How it Works:
The SpyFinder hidden camera detector/locator is the
most reliable and easy to use technology on the market for making sure that your
private actions are not being watched. Its function is based on the principle of
optical augmentation. This technical jargon refers to the phenomenon where light
reflected from a focused optical system, such as a video camera, is reflected
along the same path as the incident light. This means that if a hidden camera is
illuminated and viewed with the SpyFinder technology, then a strong reflection
from the target camera will reveal its position to the user.
The SpyFinder exploits this phenomenon by using a ring of ultra-bright LEDs
arranged around a viewing port. When a user scans a room looking through the
viewing port, a hidden camera appearing in the field of view will brightly
reflect the light from the LEDs.
The only maintenance required of the SpyFinder is to change the batteries. The
device is powered by two AAA batteries, which will provide over two hours of
continuous on time. To replace the batteries, the screw should be removed from
the back of the unit. The back cover can then be lifted off to expose the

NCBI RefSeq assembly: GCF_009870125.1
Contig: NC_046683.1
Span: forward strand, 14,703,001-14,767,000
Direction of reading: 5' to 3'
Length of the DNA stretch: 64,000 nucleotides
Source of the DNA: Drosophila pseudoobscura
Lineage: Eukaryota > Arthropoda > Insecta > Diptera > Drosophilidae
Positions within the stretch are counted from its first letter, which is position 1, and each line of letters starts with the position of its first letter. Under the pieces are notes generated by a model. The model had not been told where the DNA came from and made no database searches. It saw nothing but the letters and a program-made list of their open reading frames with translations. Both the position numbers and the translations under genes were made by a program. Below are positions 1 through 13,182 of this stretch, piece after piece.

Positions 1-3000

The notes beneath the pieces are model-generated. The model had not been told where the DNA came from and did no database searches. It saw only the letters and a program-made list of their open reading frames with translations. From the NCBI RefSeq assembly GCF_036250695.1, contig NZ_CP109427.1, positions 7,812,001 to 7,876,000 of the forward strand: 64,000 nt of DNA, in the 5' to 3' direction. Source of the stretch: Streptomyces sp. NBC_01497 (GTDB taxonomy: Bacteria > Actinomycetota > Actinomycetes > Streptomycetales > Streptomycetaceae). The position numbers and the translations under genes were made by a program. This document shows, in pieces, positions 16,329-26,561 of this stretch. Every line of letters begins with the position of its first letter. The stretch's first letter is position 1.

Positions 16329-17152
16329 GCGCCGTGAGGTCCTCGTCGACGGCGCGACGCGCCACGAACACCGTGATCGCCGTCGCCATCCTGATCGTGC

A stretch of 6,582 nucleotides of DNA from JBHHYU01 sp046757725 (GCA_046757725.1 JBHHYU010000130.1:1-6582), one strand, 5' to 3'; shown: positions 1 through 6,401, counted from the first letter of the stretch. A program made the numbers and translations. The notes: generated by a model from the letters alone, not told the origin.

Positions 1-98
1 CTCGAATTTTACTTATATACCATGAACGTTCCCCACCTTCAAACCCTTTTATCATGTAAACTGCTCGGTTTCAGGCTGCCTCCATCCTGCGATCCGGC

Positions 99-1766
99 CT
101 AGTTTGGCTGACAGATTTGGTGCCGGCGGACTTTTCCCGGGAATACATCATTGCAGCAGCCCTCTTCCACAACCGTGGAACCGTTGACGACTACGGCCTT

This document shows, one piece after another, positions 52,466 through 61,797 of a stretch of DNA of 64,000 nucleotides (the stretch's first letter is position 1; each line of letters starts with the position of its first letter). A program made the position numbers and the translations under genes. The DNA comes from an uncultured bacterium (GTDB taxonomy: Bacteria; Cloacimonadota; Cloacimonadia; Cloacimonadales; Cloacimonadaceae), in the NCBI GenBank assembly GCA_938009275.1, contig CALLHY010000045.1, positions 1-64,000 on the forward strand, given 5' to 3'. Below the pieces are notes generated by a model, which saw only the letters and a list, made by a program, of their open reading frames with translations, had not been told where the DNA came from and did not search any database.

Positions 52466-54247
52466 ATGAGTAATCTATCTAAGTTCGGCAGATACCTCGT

batteries. The old batteries should be discarded appropriately and fresh AAA
batteries should be installed with the correct polarity show on the circuit board.
While the equivalent of rocket scientists thought up the SpyFinder
technology, operating it is not rocket science. Simply look through the viewing
port (see photo) and depress the button to activate the LEDs. Slowly scan areas
where hidden cameras are suspected and look for bright reflected spots.
Remember, most hidden video cameras use pinhole camera lenses, so the spot you
are looking for could be small.
If you see a suspected camera, move your vantage point slightly. If the
location of the reflection moves as you move, then this is not a camera. If the
location of the reflection does not move, then it is highly likely that you have
discovered the optics of a hidden camera.
For example, consider a wall clock that has a domed plastic cover and a
pinhole camera concealed under the numeral six on the clock face. When the
SpyFinder is used to scan the clock, a reflection will be noted where the camera
is located beneath the six and a reflection will also be noted from the plastic
cover. However if you move your vantage point just a little, you will notice
that the location of the false positive reflection point from the plastic cover
will move, while the reflection from the camera remains under the numeral six on
the clock face.